vibe.  The looping, repetitive riffs and bluesy motifs pay homage to early Floyd rather than the
Hawkwindisms heard on some of the other tracks here.

Bionaut open Laminate My Organ Donor Card with sampling of Stacia's countdown, which can be heard
in full on Hawkwind At The BBC 1972.  This is tastefully interwoven with layers of synth voicings (very
HW) which almost fade out completely, as the full recording of Countdown, featuring Andy Dunkley as well
as Stacia, unfolds.  But instead of some wall of blanga erupting, tremolo-effect synth chords usher this
serenely out.

Freak Element's Pre Millennium Transmissions delves, if anything, even deeper in time to wring out a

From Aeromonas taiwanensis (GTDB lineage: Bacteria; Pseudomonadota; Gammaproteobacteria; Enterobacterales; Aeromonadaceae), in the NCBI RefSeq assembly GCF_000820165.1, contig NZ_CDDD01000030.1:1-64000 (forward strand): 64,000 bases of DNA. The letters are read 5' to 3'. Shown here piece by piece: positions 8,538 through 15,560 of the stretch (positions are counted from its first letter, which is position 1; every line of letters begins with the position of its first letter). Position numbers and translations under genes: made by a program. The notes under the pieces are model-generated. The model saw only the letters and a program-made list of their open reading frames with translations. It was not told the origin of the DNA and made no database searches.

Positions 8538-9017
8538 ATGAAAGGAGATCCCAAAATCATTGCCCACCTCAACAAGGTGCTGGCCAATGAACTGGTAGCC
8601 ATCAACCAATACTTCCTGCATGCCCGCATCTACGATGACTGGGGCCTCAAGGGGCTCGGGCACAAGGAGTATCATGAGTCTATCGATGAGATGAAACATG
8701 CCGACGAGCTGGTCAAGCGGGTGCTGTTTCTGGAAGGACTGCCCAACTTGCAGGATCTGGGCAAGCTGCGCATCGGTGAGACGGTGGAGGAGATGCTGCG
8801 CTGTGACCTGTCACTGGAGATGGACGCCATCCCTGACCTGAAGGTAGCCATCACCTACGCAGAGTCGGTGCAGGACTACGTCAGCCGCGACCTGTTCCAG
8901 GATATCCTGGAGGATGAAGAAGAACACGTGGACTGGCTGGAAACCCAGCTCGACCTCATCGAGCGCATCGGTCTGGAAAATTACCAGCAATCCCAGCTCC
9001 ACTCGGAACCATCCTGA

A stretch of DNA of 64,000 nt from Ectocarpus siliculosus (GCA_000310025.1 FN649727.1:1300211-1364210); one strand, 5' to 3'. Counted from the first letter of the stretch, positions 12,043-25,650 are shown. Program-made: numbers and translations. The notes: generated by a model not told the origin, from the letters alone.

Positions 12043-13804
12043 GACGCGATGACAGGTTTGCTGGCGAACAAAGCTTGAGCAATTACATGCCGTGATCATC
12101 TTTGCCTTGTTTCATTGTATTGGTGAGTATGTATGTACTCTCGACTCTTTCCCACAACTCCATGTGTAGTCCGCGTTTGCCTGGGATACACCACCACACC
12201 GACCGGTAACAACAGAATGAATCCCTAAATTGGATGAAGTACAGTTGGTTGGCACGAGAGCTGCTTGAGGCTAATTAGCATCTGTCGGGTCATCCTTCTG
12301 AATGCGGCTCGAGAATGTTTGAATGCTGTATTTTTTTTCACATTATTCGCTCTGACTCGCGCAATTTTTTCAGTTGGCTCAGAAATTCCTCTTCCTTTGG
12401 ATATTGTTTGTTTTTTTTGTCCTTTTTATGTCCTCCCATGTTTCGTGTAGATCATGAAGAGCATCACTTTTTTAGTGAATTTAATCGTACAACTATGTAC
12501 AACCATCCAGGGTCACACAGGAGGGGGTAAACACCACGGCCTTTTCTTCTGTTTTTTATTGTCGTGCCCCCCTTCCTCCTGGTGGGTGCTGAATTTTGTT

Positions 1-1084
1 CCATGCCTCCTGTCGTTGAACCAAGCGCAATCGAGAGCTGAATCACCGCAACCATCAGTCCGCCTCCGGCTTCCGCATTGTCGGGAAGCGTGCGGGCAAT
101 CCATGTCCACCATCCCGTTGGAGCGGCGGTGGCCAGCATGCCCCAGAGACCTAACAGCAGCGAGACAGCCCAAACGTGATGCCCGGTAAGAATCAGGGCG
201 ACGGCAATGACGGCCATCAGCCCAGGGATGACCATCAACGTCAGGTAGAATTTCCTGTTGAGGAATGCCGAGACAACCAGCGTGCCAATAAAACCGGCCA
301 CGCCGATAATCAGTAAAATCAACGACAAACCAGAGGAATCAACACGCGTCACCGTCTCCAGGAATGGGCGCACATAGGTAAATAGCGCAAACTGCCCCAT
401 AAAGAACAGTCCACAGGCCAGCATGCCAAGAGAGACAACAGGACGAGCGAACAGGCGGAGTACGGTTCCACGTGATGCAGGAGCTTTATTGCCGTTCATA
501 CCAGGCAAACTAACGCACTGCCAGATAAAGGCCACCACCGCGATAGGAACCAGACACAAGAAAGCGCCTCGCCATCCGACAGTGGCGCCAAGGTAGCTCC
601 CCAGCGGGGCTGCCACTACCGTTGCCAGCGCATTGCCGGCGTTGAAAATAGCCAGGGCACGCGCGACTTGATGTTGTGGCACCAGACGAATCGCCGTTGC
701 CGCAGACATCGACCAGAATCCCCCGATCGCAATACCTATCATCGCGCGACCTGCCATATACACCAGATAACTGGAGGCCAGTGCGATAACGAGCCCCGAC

vibe that would fit well on the In Search Of Space album - wiry lead guitar, an adenoidal bass, vaguely tribal
drums and squiggles of synthesizer.  A song it is not: what we have here is atmospherics which again
succeed in striking a few Floydesque touches, but don't go anywhere.

Melting Euphoria's Harbour Of Infinity goes for eastern-scale lead guitar colourings which develop into a
Gonglike riff - again instrumental, and ornamented by bubbling synths.  And again, not developing at all.

Born To Go differentiate themselves by actually introducing Burning Inside and describing what it's about.  
With intelligible vocals high in the mix, this is already more interesting to listen to than yet more slices of
instrumental wibbling, but the musical palette is little varied from what's preceded it.  Too bad the song is no